So, you’re getting hit… In the ’70s, stocks did nothing and they declined and there was a big bear market, and when they weren’t declining, they were just kind of going sideways. And then you heard bonds are getting hit by the high inflation, they were getting hammered. And then on top of that, when you have 10% inflation a year, and your bonds are losing money, and your stocks aren’t doing anything, you’re losing money on a real basis. So, in those environments, these classic portfolios just don’t work. Now, some people might turn to some of these other strategies, like shorting volatility or risk premia strategies, we tested those two, they’re a disaster, truly a disaster.
Meb: Well, Chris, every five years, you’re telling me that I see this over and over and over again, you get some beautiful looking equity curve, and some managers raised $500 million, $1 billion, $2 billion and then they disappear, at some point.
Chris: Oftentimes, they’re shorting tails in some capacity or leveraging beta. If you look at something like a covered call overwriting strategy, for example, that strategy right after 2008 performed really admirably for a period of time, it looked fantastic. Some individuals actually were able to actually generate a lot of EEMO for that. Well, if you go back and you test that strategy, through the Great Depression, it was absolutely a disaster, because what ended up happening, and this is also true with the’ 70s, as well, it was a disaster in the ’70s as well, because what was happening is, in effect, you had these big declines in markets. So, you’re taking the brunt of your declines and your linear exposure in the S&P. And then what happened is that there were these periods, much like last year, where when they introduced the Banking Act of 1932, or when Roosevelt devalued versus gold, where the market will explode. Actually, there were two episodes in the 1930s, where there were over 60% gains in equity markets in a period of under six months. So, you can imagine that if you’re doing like a covered call overwriting strategy, you’re realizing all these losses on the way down, and then you’re selling offside. And then when there’s that 80% rebound, you’re selling that vol. So, you’re getting hammered on the rebound.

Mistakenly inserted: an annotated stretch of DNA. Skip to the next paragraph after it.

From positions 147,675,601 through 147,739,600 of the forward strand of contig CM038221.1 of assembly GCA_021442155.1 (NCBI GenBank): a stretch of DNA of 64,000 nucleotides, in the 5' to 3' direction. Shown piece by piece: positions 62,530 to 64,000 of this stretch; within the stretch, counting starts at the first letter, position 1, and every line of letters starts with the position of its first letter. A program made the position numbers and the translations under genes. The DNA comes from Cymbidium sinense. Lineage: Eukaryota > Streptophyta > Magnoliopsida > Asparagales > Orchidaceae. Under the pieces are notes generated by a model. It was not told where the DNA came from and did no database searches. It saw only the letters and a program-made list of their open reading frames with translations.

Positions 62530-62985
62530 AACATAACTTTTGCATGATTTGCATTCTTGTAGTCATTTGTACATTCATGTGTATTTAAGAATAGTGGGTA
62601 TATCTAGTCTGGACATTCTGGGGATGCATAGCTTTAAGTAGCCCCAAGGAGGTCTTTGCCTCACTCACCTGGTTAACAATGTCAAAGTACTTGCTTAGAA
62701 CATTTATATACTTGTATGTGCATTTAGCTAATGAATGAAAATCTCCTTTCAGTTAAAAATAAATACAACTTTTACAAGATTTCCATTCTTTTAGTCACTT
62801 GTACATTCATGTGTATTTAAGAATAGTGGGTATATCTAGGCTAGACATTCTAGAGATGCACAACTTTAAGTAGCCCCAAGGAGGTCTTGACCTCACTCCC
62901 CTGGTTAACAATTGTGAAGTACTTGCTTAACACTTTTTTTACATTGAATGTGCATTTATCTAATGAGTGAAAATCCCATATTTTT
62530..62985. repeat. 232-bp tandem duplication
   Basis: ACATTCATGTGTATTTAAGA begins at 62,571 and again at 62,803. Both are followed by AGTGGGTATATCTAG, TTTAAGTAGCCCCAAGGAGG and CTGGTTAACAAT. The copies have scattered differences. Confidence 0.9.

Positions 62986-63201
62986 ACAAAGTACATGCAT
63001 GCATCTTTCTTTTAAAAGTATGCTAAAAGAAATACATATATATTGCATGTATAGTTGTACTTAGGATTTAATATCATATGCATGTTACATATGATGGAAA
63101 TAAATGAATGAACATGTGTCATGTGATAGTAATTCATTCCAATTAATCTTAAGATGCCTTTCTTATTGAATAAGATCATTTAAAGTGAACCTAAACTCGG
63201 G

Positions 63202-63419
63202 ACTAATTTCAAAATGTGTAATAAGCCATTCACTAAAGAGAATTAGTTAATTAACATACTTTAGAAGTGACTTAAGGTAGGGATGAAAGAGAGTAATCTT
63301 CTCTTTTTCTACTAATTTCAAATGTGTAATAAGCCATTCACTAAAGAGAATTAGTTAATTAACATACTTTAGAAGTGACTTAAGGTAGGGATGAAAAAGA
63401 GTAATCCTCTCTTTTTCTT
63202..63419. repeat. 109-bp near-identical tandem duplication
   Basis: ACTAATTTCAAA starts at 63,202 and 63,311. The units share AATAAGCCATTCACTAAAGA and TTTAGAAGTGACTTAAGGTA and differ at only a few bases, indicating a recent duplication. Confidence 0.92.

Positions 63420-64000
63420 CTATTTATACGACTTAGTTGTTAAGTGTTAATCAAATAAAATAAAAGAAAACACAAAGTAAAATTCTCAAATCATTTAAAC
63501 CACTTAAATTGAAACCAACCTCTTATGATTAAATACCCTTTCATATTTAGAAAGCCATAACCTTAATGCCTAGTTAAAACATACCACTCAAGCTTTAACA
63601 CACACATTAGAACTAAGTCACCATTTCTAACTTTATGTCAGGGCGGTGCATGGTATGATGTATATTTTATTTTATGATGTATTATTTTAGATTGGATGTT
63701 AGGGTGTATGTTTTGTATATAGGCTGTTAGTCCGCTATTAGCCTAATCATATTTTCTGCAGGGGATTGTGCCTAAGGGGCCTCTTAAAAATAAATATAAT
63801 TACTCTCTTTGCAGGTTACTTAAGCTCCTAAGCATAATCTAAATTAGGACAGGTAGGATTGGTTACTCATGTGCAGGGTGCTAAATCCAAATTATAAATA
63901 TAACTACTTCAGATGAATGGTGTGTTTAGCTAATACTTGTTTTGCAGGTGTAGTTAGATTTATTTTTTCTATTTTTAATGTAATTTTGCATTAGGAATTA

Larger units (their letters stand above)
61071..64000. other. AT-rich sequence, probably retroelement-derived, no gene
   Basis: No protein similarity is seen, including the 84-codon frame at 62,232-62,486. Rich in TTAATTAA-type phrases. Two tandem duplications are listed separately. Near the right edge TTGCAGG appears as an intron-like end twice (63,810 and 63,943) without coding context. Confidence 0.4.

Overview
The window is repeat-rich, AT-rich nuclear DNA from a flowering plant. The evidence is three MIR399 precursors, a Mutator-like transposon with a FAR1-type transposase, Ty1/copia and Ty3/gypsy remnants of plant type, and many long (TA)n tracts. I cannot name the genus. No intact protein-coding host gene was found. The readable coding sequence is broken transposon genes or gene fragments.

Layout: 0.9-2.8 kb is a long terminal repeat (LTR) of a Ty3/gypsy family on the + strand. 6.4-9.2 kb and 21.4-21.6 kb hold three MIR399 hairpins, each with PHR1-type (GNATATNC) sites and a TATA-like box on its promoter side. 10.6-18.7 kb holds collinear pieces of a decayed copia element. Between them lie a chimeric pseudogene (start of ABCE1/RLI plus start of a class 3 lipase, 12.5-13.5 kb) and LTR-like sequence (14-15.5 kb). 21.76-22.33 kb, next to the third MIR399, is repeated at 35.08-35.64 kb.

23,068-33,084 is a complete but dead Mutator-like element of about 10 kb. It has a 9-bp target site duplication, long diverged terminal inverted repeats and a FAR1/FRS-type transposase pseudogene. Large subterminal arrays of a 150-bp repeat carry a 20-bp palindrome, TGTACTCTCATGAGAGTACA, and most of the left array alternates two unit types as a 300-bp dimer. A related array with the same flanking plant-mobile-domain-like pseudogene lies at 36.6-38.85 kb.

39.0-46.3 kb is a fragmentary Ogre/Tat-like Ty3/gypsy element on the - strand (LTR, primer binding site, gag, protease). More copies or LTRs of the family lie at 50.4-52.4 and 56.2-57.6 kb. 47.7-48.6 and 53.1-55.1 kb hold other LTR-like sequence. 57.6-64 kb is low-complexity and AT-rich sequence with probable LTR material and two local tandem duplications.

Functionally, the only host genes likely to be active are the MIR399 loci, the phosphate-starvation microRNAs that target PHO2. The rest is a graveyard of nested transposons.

What most hedge funds have been doing, and what most active strategies have been doing is they’ve actually been shorting volatility, either implicitly or explicitly. And they’re either literally shorting volatility, like selling options for extra income, or they’re shorting correlation, which is what risk parity does. They’re shorting trend, which is what a lot of strategies do, we call it short gamma, or they’re shorting interest rates in some component, the expectation that rates drop. Well, in these other environments, where you have trending markets, explosive markets on both tails, huge tail exposure, you have breakdowns and correlation between asset classes. And then you have, in some cases very rapidly rising interest rates, or at least a scenario where rates can’t drop anymore because they’re already close to zero. All of a sudden, all of these different components that people have used, and all of these financial engineering strategies to augment and enhance portfolio returns actually fail.